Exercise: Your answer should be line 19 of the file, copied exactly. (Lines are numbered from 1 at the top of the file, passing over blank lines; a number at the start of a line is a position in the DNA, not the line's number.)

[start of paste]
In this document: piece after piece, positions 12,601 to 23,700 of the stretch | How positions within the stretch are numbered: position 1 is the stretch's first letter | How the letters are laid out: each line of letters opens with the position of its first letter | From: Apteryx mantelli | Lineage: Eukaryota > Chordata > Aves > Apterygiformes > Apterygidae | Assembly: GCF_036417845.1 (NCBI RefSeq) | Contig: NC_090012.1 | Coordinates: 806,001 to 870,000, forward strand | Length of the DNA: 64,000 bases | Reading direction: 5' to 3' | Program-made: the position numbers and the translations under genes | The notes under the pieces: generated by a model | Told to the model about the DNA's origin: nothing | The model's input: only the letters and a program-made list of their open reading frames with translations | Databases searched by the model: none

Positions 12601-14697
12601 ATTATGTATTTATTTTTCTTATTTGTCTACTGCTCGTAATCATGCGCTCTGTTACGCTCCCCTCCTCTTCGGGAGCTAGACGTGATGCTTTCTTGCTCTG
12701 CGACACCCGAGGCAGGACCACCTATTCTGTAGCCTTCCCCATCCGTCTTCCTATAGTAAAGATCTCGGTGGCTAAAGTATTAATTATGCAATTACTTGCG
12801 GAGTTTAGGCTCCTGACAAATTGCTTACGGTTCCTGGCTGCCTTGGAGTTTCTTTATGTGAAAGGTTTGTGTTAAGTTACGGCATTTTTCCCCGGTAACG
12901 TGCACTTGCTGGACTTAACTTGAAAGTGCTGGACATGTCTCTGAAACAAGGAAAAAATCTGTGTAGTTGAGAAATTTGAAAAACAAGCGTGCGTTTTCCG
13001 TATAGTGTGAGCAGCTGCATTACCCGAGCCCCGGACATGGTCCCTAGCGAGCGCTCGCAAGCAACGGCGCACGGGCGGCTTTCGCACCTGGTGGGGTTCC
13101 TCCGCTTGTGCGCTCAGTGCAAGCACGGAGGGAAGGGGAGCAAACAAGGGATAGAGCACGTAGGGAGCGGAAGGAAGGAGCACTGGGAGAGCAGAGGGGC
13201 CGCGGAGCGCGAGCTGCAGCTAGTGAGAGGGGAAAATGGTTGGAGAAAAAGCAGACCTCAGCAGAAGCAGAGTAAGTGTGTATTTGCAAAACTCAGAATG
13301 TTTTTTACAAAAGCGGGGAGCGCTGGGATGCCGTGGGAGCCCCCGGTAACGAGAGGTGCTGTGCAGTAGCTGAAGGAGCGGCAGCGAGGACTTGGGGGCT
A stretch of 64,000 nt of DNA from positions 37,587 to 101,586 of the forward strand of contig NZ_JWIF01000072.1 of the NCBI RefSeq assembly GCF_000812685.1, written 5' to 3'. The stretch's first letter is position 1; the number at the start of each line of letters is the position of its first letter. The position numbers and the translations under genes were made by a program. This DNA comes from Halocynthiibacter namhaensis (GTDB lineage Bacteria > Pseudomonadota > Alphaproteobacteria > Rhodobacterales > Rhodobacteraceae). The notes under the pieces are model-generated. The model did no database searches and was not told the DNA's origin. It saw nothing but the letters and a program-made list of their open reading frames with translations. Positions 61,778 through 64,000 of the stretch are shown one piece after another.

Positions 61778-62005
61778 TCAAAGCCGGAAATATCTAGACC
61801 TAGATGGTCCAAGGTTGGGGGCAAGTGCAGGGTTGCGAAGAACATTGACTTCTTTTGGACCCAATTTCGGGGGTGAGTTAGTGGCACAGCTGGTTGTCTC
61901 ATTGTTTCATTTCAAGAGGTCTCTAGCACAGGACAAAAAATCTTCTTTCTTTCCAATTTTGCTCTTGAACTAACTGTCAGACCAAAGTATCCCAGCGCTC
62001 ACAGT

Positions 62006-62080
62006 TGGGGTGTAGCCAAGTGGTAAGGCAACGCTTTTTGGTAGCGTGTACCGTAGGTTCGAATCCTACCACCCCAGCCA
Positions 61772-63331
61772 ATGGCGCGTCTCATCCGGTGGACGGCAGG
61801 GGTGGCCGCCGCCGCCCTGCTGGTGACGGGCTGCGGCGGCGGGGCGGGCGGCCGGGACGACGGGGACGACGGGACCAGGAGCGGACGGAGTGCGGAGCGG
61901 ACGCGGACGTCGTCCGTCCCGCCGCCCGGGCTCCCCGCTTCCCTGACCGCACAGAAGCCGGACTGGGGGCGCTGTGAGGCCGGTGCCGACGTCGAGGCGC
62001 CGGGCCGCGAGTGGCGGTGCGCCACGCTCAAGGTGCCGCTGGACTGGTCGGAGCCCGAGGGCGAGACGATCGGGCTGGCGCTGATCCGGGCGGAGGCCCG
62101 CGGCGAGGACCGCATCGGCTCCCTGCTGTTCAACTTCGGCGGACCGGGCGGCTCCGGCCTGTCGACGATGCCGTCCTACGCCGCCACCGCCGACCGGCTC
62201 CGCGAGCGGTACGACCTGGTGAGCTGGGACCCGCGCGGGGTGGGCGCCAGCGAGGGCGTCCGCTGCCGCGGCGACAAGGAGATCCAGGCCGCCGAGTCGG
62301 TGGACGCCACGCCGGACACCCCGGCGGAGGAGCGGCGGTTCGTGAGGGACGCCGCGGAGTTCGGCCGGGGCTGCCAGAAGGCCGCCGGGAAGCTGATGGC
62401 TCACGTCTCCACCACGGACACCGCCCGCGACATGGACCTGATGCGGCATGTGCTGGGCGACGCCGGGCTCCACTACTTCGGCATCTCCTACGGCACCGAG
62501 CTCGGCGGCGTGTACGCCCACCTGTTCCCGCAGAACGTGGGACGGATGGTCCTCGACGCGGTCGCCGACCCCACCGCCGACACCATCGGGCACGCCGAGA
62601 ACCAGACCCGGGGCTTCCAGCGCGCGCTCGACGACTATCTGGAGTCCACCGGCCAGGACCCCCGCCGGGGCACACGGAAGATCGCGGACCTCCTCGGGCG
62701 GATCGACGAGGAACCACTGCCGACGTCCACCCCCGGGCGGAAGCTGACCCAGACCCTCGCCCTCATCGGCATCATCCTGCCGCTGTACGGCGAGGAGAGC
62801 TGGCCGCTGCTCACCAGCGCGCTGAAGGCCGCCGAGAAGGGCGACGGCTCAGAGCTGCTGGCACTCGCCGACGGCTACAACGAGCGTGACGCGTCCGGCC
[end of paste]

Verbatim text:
Positions 61772-63331